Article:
A value of 590 was chosen for analysis of this plate. You can see that the third column shows ranges of 595 and 600 instead of 590. Thus, the values in the fourth and fifth columns have been adjusted slightly downward to compensate.
The response of the photochemicals used on the glass plates varied non-linearly as they got closer to full exposure and slightly with the wavelength of the incident light.
The coating could also potentially vary from
batch to batch of plates.
Taking at least two different-length exposures of a spectrum on each plate allowed astronomers to graph a "material" curve at each wavelength to take this into account.
A shorter exposure has fewer photons hit the plate than a longer exposure, giving two chemical response points for a given wavelength peak.
Plates aren't perfect
Plate c493 has 4 exposures of different lengths.
Microphotometer traces of the Hδ line in the spectrum at each of the four exposures.
The shortest exposure was the upper curve, with exposure time increasing as the curves get deeper.
The lowest curve was overexposed as the chemicals in the center of the line were saturated and couldn't respond to any more light.
Cecilia chose four peaks from the trace of c493 to create a calibration curve.
The four lines include one that got close to full exposure in the longer exposure and one that did not show in the shorter exposure .
The Y-axis values for these curves are the manual measurements from the microphotometer trace.
The X-axis values are deflection of the galvanometer leaf within the microphotometer (the displacement of a small, electric-charge sensor that would become excited with the touch of light).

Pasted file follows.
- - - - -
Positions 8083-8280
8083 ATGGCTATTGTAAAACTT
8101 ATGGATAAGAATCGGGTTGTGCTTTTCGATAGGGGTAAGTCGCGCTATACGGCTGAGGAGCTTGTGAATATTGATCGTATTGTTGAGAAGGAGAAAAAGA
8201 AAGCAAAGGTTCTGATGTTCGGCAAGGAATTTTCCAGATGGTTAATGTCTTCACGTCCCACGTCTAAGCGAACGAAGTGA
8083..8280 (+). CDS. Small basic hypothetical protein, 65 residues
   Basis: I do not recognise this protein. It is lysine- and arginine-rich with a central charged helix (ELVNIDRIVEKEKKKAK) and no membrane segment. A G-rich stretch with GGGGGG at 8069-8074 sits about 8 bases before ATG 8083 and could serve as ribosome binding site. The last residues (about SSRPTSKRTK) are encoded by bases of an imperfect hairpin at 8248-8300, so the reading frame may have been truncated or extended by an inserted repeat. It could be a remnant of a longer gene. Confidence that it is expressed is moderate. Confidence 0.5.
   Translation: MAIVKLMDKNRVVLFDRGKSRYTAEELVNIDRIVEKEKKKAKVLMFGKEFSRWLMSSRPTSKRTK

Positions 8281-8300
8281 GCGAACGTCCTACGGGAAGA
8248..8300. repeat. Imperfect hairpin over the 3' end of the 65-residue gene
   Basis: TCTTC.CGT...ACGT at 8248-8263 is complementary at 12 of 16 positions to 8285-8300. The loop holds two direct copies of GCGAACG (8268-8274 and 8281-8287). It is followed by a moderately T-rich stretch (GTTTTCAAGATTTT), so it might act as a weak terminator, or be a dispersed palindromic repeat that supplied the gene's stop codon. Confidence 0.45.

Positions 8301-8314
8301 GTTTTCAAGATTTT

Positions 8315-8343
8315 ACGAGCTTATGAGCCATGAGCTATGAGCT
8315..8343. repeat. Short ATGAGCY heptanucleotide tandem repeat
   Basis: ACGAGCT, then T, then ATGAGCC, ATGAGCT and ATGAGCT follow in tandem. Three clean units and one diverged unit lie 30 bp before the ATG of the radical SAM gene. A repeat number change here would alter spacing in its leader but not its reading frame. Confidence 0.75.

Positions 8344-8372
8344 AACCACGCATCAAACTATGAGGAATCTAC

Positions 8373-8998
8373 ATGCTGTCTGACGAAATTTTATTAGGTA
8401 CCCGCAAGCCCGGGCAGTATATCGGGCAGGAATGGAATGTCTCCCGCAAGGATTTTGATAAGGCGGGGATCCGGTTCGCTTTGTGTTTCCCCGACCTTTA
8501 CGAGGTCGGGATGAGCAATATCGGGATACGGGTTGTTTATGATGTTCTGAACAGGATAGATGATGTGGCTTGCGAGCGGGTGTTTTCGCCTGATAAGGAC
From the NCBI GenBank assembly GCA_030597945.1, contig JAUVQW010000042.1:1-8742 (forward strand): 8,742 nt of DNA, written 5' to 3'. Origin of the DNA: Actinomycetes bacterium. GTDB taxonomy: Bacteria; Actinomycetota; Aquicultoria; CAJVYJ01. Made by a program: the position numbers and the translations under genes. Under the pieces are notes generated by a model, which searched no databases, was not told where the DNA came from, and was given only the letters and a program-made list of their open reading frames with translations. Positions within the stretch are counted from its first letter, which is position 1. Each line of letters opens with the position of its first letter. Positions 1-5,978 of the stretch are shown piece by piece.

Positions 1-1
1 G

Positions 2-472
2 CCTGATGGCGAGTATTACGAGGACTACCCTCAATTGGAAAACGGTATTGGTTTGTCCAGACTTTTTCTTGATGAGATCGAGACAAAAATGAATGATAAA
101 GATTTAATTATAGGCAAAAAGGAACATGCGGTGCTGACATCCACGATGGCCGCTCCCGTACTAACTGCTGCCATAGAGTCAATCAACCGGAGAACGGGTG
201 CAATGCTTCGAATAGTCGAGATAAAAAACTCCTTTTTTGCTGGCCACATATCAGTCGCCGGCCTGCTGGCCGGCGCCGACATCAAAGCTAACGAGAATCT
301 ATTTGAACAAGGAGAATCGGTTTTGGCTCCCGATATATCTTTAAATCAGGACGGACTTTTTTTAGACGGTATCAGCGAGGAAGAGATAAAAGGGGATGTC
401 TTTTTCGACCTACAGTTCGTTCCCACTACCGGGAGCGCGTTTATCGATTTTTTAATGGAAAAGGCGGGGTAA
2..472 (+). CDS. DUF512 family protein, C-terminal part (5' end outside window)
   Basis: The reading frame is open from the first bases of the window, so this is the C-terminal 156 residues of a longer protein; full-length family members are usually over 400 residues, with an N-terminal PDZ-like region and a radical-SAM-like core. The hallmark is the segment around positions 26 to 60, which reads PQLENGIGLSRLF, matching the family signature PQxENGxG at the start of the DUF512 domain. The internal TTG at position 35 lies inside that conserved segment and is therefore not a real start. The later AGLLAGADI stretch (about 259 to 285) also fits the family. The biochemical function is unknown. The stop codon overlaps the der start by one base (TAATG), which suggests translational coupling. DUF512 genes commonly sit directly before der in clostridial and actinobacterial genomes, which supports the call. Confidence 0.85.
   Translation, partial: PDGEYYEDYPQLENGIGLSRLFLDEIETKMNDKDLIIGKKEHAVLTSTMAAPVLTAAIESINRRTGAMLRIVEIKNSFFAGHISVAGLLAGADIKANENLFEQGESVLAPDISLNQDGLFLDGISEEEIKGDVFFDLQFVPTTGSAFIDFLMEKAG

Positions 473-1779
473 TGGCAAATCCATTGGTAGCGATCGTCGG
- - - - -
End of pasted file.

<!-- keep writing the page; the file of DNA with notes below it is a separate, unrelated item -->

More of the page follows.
The deflection of the leaf was measured in half millimeter increments, with the minimum deflection calibrated to Darkness and maximum deflection calibrated to Clear Film.
Cecilia showed that it wasn't necessary to create a calibration curve for each individual line in the spectrum to be analyzed.
Any change in the plate response must be locally linear, i.e., smooth and gradual. If it isn't, then something drastic happened, like a cloud passing or the chemicals being spread unevenly on the plate.
Thus, the overall plate response could be calibrated by choosing two exposures for each of enough spectral lines to span the full dynamic range, and then overlapping these lines to get the calibration, or "reduction", curve for the entire plate.
dl = measured line intensity expressed in % light loss
“Young people, especially young women, often ask me for advice. Here it is, valeat quantum. Do not undertake a scientific career in quest of fame or money. There are easier and better ways to reach them. Undertake it only if nothing else will satisfy you; for nothing else is probably what you will receive. Your reward will be the widening of the horizon as you climb. And if you achieve that reward you will ask no other.”
- Boyd, Sylvia L. (2014). Portrait of a Binary: The Lives of Cecilia Payne and Sergei Gaposchkin. Penobscot Press.
- Gingerich, Owen (1982). Cecilia Payne-Gaposchkin. Quarterly Journal of the Royal Society. Vol. 23, p. 450-451.
- Haramundanis, Katherine (1996). Cecilia Payne-Gaposchkin: An autobiography and Other Recollections. Second Edition. Cambridge University Press.
- West, Doug (2015). The Astronomer Cecilia Payne-Gaposchkin - A Short Biography. C&D Publications.
- Wargelin, Peggy (2019). Cecilia Payne-Gaposchkin: life, work process, and contributions to science. https://library.cfa.harvard.edu/cecilia-payne-gaposchkin
By Daina Bouquin